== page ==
1. Originally Posted by ThePerfectHacker
I believe it is
Kings 1:22:7

And he made a molten sea, ten cubits from the one brim to the other; it was round all about, and its height was five cubits; a line of thirty cubits did compass it around

It is possible that we disagree perhaps, you follow the King James Version, I was following the original Bible Text.
Shouldn't it be 1 Kings 22:7?
The original Bilble Text is Hebrew, can you read it?

Which makes it interesing cuz, if you divide the verse by the chapter you get, 22/7.
It's proof of the Bible Code
(even though I believe in the Bible, I think this Bible code stuff is nonsense)

Going back on topic....

Does anyone know pi in decimal form to the fourteenth decimal? I would like to compare my approximation of 3.14159265358979 to the actual number.

2. Originally Posted by Quick
Shouldn't it be 1 Kings 22:7?
The original Bilble Text is Hebrew, can you read it?
Yes.

Originally Posted by Quick
Does anyone know pi in decimal form to the fourteenth decimal? I would like to compare my approximation of 3.14159265358979 to the actual number.
Code:
3.14159 26535 89793 23846 26433  83279 50288 41971 69399 37510
58209 74944 59230 78164 06286  20899 86280 34825 34211 70679
82148 08651 32823 06647 09384  46095 50582 23172 53594 08128
48111 74502 84102 70193 85211  05559 64462 29489 54930 38196
44288 10975 66593 34461 28475  64823 37867 83165 27120 19091

45648 56692 34603 48610 45432  66482 13393 60726 02491 41273
72458 70066 06315 58817 48815  20920 96282 92540 91715 36436
78925 90360 01133 05305 48820  46652 13841 46951 94151 16094
33057 27036 57595 91953 09218  61173 81932 61179 31051 18548
07446 23799 62749 56735 18857  52724 89122 79381 83011 94912

3. ## That turned out to not be such a quick question.

Thanx

4. Originally Posted by Jameson
Aren't the last two kind of repetitive PH?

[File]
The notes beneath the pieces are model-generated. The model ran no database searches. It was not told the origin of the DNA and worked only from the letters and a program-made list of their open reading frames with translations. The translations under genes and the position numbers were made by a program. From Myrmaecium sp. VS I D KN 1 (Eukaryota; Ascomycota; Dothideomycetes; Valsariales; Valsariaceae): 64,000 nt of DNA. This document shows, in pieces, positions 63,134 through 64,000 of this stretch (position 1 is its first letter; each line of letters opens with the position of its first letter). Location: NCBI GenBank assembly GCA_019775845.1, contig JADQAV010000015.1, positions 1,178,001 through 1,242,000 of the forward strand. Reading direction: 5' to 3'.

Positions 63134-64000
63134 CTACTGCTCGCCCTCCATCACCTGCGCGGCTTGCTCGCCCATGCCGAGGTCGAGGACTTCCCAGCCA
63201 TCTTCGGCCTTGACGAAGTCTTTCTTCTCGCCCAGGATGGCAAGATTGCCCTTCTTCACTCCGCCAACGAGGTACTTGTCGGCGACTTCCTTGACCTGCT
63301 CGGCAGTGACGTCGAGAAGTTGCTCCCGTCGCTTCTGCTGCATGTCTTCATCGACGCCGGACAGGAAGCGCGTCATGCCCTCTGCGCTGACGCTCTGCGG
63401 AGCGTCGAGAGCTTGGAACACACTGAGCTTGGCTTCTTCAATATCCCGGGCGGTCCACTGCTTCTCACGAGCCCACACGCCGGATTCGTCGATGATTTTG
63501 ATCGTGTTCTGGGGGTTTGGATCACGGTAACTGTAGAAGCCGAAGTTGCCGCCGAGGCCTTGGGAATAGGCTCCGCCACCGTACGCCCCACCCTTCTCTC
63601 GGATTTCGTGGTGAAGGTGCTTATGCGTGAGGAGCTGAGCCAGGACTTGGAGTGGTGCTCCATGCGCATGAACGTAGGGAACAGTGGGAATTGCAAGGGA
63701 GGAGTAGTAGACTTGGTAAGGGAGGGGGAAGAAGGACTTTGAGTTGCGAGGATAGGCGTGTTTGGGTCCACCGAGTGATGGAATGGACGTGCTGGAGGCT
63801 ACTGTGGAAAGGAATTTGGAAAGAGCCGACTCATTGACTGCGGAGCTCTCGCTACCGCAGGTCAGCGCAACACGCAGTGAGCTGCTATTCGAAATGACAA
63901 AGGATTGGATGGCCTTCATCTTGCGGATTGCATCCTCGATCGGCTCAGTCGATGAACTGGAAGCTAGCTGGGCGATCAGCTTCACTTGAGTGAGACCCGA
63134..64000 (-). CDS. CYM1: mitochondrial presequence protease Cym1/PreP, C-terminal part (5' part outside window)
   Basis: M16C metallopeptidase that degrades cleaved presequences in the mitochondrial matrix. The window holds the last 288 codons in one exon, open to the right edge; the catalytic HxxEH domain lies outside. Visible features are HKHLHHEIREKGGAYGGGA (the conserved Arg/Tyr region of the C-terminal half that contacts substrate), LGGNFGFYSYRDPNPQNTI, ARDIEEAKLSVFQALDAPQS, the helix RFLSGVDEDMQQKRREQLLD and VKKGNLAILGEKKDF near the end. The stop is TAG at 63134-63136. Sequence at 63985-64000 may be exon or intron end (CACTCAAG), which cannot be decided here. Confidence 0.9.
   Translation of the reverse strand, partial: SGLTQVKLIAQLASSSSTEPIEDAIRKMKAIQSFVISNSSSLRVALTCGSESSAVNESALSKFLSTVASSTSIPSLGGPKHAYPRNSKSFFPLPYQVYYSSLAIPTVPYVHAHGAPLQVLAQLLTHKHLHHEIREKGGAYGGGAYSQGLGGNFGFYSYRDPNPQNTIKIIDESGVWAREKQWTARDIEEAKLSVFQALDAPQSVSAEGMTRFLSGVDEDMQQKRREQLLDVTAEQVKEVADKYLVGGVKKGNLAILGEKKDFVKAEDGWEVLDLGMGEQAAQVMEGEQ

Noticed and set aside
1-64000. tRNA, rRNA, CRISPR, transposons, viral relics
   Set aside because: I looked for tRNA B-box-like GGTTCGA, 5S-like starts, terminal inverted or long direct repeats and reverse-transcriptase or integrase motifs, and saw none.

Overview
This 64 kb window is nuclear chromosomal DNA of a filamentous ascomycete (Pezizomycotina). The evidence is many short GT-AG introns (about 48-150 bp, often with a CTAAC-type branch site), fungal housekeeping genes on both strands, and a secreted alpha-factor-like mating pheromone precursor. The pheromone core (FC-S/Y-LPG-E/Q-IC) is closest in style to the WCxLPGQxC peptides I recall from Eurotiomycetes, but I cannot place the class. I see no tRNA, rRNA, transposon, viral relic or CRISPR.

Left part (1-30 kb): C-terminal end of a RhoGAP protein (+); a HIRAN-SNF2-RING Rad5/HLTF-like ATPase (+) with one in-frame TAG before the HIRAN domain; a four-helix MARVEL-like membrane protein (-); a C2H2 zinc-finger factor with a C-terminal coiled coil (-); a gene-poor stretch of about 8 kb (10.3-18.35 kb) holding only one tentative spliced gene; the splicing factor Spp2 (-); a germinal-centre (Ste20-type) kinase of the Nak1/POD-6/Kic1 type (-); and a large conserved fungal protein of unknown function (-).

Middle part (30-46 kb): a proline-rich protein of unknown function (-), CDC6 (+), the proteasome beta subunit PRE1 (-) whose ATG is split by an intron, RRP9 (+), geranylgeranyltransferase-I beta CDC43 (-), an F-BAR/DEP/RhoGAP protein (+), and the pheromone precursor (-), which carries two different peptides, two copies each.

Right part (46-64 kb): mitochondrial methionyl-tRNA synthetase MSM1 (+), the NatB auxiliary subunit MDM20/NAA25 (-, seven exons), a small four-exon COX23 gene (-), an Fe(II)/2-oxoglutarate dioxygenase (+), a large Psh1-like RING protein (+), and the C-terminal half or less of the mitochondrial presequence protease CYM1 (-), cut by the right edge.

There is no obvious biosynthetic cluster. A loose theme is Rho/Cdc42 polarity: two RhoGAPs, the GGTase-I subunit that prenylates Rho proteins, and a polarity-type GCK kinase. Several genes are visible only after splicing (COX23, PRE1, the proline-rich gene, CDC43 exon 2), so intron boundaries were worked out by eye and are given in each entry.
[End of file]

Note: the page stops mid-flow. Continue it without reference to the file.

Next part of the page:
$\displaystyle \Gamma(z)=2\int_{0}^{\infty}e^{-t^2}t^{2z-1}dz$
After some manipulation, slightly.

5. Originally Posted by Soroban

$\displaystyle \frac{22}{7}$ . . . . upper bound found by Archimedes, 3rd century B.C.

Archimedes is rather modern in that he does not give a single estimate
but an interval estimate of $\displaystyle \pi$. As I said before his method
is to trap the area of a circle between a sequence of circumscribed and
inscribed regular polygons, which produces upper and lower limits for
the value of $\displaystyle \pi$.

Archimedes uses polygons of 96 sides and finds:

$\displaystyle 223/71<\pi<22/7$.

RonL

6. Hacker, you agree $\displaystyle \sqrt{-25}=5i$

but you say you cannot solve for negative square roots. How would you solve? (preferably showing all the work)

7. Originally Posted by Quick
Hacker, you agree $\displaystyle \sqrt{-25}=5i$

but you say you cannot solve for negative square roots. How would you solve? (preferably showing all the work)
I think this post looks lost, should it not be in a different thread?

RonL

8. ## oops

Originally Posted by CaptainBlack
I think this post looks lost, should it not be in a different thread?

RonL
It's funny, I blanked out and thought this was my "imaginary numbers " thread
just one of those moments...

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